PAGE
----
After getting the passengers ashore, the first mate said to me, "That was awesome! I've been doing this for two years and that was the most fun I've had!" Interesting perspective... I was thinking: that was the most work I've done in a long time. ;-)
Sunday, July 11, 2010
The passengers all had a good attitude about it... I told them we weren't going to charge them anything extra for "the white water ride." Once we were near Colter Bay, we were into more protected water and things calmed down quickly. There was still plenty of wind as we came in to the dock, but no wave action. And as usual on my late cruises, my Honey was at the dock to grab dock lines for us. Nice way to finish off the day.
Saturday, July 10, 2010
For clarification, we didn't have a fuel spill - someone backed a boat down the ramp with a full fuel tank and as they got on the slope, their fuel tank vent spilled fuel. Unfortunately, they didn't tell anyone and got out of there right away... we were left to deal with it.
We have trained for this, so we knew what to do... we immediately deployed booms to contain the spreading fuel. All told, there was probably less than a gallon or two that went in the water, but it had spread several hundred feet. We put several different crews on 4 different booms and enclosed each area between the docks... then began to move the booms towards shore where we could put additional absorbent material to soak up the gas. By the time the Park Service folks got there, we had things well under control. Quick action and being able to put plenty of people on it meant that it would be a non-situation.
Otherwise, a beautiful day in the Tetons. Nice folks on the boat. Mother Nature blessed us with great weather. The lake was nearly calm all day. Super day to be out on the water.
The manager asked if I'd be willing to work beyond my contracted date to help close down the marina this fall. I told him he'd need to coordinate with Joan and her manager to make sure that would work for them. Looks like we'll be here into later September.
Friday, July 9, 2010
I headed north towards Yellowstone, with no particular desitnation in mind. The south entrance of Yellowstone is only 23 miles from our place in Colter Bay... and then it’s at least another hour to get anywhere in the park. I decided I had time to drive to Bridge Bay Marina and still make it back in time to pick up Joan from work at 3:30.
I rolled into the marina area about two hours after leaving the coach. I walked around a bit; not much has changed. It’s still a very nice marina. I saw the cruiseboat I used to drive... and it was running! One thing that was very different was the number of commercial fishing boats in the marina. There are two commercial gill-netting operations on-going; the Park Service is trying to eliminate Lake Trout in the lake because they are descimating the Cutthroat Trout. It’s kind of a bad deal for the recreational fishing.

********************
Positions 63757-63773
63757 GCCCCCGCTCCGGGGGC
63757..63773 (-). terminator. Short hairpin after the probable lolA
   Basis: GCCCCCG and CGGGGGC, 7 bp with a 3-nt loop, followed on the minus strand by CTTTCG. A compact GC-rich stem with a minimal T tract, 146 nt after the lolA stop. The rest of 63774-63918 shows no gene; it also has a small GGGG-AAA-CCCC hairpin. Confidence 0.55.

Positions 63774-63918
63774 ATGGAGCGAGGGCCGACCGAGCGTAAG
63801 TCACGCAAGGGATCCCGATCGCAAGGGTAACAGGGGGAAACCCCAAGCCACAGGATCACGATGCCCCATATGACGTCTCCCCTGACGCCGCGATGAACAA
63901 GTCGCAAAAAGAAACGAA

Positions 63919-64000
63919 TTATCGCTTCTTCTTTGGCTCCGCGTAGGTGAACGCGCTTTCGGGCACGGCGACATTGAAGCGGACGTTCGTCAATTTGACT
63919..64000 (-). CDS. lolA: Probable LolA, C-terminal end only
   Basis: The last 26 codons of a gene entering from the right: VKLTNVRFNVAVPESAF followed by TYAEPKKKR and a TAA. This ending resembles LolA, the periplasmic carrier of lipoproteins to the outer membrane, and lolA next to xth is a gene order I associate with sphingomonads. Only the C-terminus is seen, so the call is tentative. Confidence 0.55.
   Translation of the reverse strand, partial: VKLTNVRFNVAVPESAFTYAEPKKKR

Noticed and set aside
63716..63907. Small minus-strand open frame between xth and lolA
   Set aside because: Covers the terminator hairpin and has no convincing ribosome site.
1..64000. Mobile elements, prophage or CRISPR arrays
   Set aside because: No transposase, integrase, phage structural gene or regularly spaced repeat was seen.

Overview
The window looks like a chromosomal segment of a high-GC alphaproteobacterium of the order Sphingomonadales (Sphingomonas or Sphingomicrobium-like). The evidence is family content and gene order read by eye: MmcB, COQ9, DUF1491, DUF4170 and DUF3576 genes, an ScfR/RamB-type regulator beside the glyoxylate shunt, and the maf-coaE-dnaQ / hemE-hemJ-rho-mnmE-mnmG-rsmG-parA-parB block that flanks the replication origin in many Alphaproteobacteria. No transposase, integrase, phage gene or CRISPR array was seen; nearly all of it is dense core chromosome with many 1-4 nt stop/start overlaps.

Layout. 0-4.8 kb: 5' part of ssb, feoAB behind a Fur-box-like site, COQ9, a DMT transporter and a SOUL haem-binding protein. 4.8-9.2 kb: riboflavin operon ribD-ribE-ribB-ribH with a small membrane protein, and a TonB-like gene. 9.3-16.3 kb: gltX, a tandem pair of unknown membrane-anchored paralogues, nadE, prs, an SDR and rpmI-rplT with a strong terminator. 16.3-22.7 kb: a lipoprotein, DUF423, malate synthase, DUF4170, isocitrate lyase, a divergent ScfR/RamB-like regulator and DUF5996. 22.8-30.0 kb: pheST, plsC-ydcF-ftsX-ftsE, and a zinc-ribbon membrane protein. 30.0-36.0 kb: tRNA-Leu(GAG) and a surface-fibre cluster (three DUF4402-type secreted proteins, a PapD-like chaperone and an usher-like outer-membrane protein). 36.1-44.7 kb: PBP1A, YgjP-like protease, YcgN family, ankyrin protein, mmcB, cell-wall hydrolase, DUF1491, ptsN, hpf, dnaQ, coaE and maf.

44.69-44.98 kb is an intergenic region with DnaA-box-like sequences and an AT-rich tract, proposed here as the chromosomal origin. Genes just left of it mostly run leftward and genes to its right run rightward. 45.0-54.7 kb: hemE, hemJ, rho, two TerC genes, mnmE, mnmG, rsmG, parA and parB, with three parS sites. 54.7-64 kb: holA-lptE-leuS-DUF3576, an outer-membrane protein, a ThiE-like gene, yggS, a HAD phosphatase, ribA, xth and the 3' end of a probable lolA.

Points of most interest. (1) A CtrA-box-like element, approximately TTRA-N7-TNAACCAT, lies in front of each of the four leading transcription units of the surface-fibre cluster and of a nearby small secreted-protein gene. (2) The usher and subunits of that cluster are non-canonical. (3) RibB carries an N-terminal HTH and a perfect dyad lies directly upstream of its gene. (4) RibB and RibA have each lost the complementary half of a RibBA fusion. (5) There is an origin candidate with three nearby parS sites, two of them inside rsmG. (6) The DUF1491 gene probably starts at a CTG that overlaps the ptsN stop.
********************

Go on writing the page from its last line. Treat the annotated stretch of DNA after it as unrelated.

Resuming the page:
I visited with a C-Dory owner briefly before heading out. When he found out that we own Wild Blue, he said, “Wow, you’re famous!” No, I just post a lot on the owners group website.
Riding south, the sky started to cloud up and the wind came up... just as fast as it happens on the lake. I made it back before the rain came... well, the rain never really came, just a few sprinkles to make even more of a mess with all the pollen still blowing around.
One thing that really stood out for me on this ride: the views in Grand Teton National Park really are more spectacular than the drive in Yellowstone. Certainly, Yellowstone has some amazing diversity, but many of the roads are so wooded on either side that you don't see anything but the trees for miles and miles. That's not the case in the Tetons - you almost always have a great view of the mountains. Of course, I could be biased.
I picked Joan up from work, and we drove up to Leek’s Marina for a pizza. This was her early day, and she was off at 3:30. Neither of us had much lunch because we were “saving” ourselves for this pizza. Yummy! When you live in the boonies, you don't take little treats like this for granted.
Thursday, July 8, 2010
When she got home, we headed out on the bike. Our destination for today: the Moose Visitors Center. No, it’s not all about moose, the animals; it’s located at the town of Moose, Wyoming.
It’s not a huge building, but it is only two years old and it houses some great displays. One of my favorites was this topographical display that allows you to see an overview of the park. You can really see the size of Jackson Lake in comparison to the mountains...
There are displays showing the geology, mountain climbing gear, wildlife, the history of the early explorers and mountain men... it’s just all so nicely done...
We watched a Discovery Channel movie in their theater, then went to browse the huge selection of books available. Of course, the most impressive sight is the glass wall facing the Tetons...
When we left the Visitors Center, we decided to take the same road back... it is the road that runs closest to the mountains, so some wonderful scenery. With the 45 mph speed limit, you have time to take in the views while riding. A great day!